Amid the ongoing crackdown on dissent in Saudi Arabia, the kingdom recently announced that it will be taking action against anyone who publishes "online satire that disrupts public order".

Violators will receive a sentence of up to five years in prison alongside a hefty fine, the public prosecutor said in a statement on Twitter.

"Producing and distributing content that ridicules, mocks, provokes and disrupts public order, religious values, and public morals through social media ... will be considered a cybercrime punishable by a maximum of five years in prison and a fine of three million riyals ($800,000)," the public prosecution wrote in a tweet.

Saudi Arabia's cybercrime laws have sparked debate on several occasions

The arrest of Saudi writer, activist, and blogger Raif Badawi is a case in point. A campaign - led by his wife and human rights activist Ensaf Haidar - has been fighting to #FreeRaif since he was arrested six years ago.

In 2012, Raif Badawi was arrested on a number of charges, including insulting Islam and apostasy. 

Furthermore, a number of people in Saudi Arabia have been convicted after videos of them committing acts that are deemed unlawful in the ultra-conservative kingdom went viral online.

In 2017, Saudi singer Abdallah Al Shaharani was arrested after a video of him dabbing at a musical contest went viral. In the footage, the aspiring artist was seen pulling off the dance move, which is officially prohibited by the country's anti-drug authority.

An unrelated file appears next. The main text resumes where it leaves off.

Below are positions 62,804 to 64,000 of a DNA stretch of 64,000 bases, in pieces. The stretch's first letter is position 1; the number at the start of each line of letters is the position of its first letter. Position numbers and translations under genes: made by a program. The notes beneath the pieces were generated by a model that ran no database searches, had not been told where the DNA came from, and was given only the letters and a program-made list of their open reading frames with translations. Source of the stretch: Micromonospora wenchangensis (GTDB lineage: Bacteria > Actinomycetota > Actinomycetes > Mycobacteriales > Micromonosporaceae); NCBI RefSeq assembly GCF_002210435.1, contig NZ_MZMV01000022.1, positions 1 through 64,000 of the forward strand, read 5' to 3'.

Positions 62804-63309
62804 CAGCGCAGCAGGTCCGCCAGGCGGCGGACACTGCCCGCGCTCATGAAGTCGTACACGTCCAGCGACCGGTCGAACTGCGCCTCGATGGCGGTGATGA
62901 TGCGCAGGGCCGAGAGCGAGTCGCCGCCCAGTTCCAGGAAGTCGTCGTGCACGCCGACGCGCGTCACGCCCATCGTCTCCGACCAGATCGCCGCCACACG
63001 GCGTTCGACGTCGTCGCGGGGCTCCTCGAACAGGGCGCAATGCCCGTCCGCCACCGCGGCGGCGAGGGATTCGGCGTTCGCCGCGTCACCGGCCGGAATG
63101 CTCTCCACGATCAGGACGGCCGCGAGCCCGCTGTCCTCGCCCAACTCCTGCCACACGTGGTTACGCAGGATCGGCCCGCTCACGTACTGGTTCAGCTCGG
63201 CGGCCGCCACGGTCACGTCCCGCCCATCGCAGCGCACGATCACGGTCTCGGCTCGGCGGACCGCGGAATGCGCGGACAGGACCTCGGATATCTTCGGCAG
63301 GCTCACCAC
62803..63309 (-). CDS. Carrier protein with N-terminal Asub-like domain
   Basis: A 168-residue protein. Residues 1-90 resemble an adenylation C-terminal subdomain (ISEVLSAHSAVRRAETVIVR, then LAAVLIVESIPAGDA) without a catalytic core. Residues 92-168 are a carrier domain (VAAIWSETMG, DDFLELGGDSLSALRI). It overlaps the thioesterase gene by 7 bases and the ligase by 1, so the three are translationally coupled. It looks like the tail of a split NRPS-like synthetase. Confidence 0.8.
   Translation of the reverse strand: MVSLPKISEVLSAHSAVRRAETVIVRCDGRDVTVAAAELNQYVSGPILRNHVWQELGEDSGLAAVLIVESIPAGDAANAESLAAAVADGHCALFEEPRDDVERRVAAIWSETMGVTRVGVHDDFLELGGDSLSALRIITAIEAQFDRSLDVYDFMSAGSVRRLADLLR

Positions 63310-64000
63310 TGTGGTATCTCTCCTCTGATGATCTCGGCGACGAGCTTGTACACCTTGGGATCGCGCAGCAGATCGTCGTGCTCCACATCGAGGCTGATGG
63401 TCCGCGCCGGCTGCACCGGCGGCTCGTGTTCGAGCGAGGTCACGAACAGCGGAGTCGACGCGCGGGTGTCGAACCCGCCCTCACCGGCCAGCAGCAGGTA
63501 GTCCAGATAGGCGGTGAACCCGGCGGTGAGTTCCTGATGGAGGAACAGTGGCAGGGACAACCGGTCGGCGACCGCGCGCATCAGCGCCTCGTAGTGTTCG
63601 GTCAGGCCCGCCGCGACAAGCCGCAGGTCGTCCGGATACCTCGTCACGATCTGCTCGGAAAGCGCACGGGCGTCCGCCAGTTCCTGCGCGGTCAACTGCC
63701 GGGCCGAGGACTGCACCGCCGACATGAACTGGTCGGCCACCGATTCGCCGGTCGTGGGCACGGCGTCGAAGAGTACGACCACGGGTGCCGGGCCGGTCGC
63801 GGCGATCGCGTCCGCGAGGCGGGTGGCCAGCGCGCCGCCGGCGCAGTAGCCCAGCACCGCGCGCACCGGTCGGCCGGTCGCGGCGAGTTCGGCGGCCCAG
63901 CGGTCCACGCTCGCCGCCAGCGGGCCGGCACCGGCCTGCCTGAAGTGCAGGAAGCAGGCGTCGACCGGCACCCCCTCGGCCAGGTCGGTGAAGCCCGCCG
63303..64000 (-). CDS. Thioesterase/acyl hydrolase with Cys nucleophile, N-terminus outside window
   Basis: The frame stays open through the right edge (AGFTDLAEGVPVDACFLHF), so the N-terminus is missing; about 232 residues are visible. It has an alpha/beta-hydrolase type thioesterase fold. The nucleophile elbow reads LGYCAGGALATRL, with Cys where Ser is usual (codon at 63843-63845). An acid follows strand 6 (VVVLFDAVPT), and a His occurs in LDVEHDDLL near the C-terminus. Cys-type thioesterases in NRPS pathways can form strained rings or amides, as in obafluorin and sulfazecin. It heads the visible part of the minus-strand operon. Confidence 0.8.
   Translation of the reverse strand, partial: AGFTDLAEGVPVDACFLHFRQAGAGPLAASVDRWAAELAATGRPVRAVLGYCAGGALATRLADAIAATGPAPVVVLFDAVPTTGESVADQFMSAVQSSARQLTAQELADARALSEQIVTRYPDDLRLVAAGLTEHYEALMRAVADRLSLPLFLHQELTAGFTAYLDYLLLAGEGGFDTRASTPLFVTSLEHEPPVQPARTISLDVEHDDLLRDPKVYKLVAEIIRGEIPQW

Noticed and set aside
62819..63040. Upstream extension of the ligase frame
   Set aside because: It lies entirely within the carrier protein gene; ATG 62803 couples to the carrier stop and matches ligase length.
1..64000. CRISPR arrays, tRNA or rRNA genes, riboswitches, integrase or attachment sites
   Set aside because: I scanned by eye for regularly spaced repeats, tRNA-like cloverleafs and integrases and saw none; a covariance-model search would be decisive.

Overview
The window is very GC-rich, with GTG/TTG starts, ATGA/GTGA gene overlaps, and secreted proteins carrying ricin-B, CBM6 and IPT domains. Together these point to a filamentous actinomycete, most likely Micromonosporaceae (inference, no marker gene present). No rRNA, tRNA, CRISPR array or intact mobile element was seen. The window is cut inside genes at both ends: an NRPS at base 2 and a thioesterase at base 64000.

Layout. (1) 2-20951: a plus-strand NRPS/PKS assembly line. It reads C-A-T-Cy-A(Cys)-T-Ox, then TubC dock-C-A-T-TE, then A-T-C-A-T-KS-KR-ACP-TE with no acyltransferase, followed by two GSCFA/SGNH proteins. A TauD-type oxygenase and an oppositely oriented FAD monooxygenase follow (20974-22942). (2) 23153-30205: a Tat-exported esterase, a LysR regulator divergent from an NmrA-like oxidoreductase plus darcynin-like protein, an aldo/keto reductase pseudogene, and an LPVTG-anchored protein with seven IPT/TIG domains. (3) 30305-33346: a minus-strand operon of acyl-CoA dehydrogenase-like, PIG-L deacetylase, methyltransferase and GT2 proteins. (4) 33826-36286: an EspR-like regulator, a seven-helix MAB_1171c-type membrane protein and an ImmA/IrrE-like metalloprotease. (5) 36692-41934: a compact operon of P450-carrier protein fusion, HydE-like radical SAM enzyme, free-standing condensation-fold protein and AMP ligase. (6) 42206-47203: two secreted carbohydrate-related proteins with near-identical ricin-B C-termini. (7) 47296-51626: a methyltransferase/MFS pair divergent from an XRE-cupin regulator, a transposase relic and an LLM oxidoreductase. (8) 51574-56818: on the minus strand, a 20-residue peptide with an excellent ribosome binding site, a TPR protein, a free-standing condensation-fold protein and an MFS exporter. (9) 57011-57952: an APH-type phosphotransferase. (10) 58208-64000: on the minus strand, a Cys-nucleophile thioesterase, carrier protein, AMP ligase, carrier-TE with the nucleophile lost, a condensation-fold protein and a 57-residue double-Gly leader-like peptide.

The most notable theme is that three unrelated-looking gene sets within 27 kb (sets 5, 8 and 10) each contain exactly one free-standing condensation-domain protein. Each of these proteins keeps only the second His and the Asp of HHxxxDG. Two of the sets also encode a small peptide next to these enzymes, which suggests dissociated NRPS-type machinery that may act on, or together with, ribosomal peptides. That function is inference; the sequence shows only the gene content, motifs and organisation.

In 2017, Saudi authorities called on its citizens to report any suspicious "terrorist activity" they stumble upon on social media. 

"When you notice any account on social networks publishing terrorist or extremist ideas, please report it immediately via the application "#We're_all_security", the interior ministry wrote in a tweet at the time.

The kingdom has drawn heavy criticism following its crackdown on activists earlier this year.

In May, Saudi Arabia arrested a number of people for "actions against the state" and "suspicious communication with foreign entities". 

At least 15 prominent women's rights activists have been detained since May. Women's rights activist Loujain al-Hathloul, who was held in jail for more than 70 days back in 2014 after attempting to drive from the United Arab Emirates into Saudi Arabia, was among those arrested in the crackdown.

The activist's lawyer, Ibrahim al-Modimeegh, who formerly served as an adviser to the Saudi cabinet, was also arrested.